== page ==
In November 2018, in partnership with a leading commercial bank, the mobile money provider made the bank’s existing value chain digital loan product available to the company’s agents to help them better manage their liquidity and cash flow needs. This innovative loan product uses agents’ previous transaction volumes to assess whether they qualify for a liquidity loan, and then instantly provides a loan offer for qualifying agents based on a formula. There are no requirements regarding how agents make use of the product, and they can exercise significant autonomy in administering the loan. Given that the large majority of agents operate micro, small, and medium enterprises such as grocery stores, hair salons, pharmacies, and mobile phone shops in addition to their mobile money business, there is significant scope for the loans to relieve credit constraints to investment beyond mobile money. The loans range in size from 100,000 Myanmar kyat (about 75 USD) to 10 million Myanmar kyat (about 7,500 USD), with average loan size around 2.5 million Myanmar kyat (about 2,000 USD), so the loans are of interest to a range of MSMEs.
The introduction of this innovative loan product to the mobile money provider’s agent network presents a unique opportunity to understand the effect of additional liquidity in an agent’s financial management, the broader impacts of access to finance on MSMEs, and the role, if any, that female agents play in promoting female economic empowerment.
This study uses two variations in an observational setting to study the impacts of the loan product on mobile money activity, business investment and outcomes, household outcomes, and women’s economic empowerment. These variations (natural experiments) are based on policy changes and notches in the design and modification of the loan product.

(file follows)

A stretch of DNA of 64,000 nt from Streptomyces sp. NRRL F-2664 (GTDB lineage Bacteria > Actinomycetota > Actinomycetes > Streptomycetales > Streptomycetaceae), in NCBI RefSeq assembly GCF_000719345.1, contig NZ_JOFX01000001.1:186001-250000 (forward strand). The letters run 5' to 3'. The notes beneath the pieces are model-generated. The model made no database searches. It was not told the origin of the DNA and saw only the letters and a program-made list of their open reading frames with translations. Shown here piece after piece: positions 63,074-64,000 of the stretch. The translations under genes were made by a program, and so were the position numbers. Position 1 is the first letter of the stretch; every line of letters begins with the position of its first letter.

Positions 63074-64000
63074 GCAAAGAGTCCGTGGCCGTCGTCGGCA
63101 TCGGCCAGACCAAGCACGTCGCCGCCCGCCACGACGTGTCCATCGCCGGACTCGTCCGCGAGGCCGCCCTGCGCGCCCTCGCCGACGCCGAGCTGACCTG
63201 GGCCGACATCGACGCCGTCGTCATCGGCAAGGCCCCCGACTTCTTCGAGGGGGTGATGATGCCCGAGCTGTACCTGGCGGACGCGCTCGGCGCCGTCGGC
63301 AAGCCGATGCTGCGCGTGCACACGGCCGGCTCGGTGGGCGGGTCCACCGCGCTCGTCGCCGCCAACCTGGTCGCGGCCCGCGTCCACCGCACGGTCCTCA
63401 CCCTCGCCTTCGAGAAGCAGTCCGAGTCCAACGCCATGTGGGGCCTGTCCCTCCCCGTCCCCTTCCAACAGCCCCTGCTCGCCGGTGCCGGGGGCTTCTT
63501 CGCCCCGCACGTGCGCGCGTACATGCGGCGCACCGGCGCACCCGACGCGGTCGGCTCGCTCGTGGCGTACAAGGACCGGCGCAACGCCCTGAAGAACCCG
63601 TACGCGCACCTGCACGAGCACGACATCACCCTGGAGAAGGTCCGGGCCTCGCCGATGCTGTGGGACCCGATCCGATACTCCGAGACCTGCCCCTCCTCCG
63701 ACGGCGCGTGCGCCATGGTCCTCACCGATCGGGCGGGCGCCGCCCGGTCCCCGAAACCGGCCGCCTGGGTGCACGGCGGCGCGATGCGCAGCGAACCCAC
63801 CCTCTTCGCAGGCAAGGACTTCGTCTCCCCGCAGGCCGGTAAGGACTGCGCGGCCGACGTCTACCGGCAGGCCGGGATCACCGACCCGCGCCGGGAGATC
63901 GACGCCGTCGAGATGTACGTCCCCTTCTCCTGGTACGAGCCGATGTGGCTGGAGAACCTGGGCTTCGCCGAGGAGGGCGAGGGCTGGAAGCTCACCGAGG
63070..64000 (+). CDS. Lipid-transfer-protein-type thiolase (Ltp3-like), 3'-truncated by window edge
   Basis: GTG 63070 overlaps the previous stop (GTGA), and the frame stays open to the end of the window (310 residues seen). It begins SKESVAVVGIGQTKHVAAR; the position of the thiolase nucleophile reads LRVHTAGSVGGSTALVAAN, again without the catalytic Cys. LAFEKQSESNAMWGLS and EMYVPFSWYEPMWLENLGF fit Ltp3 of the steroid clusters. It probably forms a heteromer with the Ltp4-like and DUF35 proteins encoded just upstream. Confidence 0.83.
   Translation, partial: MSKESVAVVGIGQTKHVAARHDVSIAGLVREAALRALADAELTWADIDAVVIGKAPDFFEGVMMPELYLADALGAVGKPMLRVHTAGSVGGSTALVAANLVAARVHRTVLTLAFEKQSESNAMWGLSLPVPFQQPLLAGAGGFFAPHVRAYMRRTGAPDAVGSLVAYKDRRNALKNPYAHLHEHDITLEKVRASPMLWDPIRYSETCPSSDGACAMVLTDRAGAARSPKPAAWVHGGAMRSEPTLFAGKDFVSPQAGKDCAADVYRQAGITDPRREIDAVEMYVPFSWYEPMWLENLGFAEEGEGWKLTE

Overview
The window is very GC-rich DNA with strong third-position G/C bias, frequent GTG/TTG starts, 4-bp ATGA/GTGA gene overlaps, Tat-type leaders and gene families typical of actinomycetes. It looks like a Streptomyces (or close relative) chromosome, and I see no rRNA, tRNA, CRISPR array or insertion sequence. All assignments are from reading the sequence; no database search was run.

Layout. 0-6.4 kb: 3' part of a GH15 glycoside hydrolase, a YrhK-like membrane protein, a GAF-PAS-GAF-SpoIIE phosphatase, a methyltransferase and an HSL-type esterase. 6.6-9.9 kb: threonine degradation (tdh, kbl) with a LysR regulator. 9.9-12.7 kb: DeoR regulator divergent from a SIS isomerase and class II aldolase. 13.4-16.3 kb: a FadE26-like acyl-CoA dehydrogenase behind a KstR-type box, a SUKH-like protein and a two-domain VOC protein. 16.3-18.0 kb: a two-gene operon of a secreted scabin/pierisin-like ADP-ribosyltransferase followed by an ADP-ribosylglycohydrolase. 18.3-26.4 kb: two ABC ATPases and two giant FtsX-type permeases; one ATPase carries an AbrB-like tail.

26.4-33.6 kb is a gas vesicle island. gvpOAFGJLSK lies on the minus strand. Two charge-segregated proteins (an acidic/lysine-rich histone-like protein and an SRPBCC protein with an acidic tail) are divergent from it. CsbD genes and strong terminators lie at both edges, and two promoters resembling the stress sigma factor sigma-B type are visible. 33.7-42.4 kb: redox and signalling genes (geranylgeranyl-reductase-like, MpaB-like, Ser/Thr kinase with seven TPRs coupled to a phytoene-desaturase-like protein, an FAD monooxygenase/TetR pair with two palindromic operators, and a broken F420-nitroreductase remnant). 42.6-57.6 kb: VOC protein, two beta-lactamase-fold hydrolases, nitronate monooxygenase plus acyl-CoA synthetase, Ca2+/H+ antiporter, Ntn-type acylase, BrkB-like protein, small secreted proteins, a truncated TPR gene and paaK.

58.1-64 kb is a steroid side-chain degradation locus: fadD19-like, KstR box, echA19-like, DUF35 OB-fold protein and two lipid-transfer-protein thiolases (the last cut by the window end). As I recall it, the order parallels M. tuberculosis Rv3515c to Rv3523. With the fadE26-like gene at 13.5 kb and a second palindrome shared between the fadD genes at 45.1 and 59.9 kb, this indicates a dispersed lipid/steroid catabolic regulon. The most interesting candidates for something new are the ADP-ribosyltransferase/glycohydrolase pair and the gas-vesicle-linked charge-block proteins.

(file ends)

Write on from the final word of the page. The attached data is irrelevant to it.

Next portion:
The first setting leverages a change in the generosity of the product, as an agent’s first loan offer was doubled about 7 months after the product was initially offered. The researchers compare agents with similar mobile money transaction volumes who engaged in loans just before and just after this unexpected policy change.
Second, the researchers leverage a regression discontinuity design (RDD) to estimate the impact of the loan product. The bank utilizes a standard cutoff score to determine loan eligibility. Researchers utilized the cut-off to compare outcomes across two groups: agents who were eligible for the loan and a comparison group of agents who were very close to, but below, the cut-off that did not receive a loan.
In addition to direct effects on all mobile money agents, the researchers study differences between male and female agents, as about half of loan recipients in the sample are women. Researchers are studying a range of outcomes, from differences in impacts on mobile money, broader business investment and performance, to how agents leverage liquidity to meet broader needs in their community, and whether it might empower women within their households.
To measure impacts, researchers use administrative data from the bank and mobile money provider on all of the agents, on the agents’ mobile money activity, as well as data from a phone-based survey of 5,400 agents to assess additional business, household, and women’s empowerment outcomes. The team also complemented administrative and phone data with qualitative focus groups and in-person surveys with 200 participants. The team used leading guidance on measuring female empowerment to assess the above outcomes.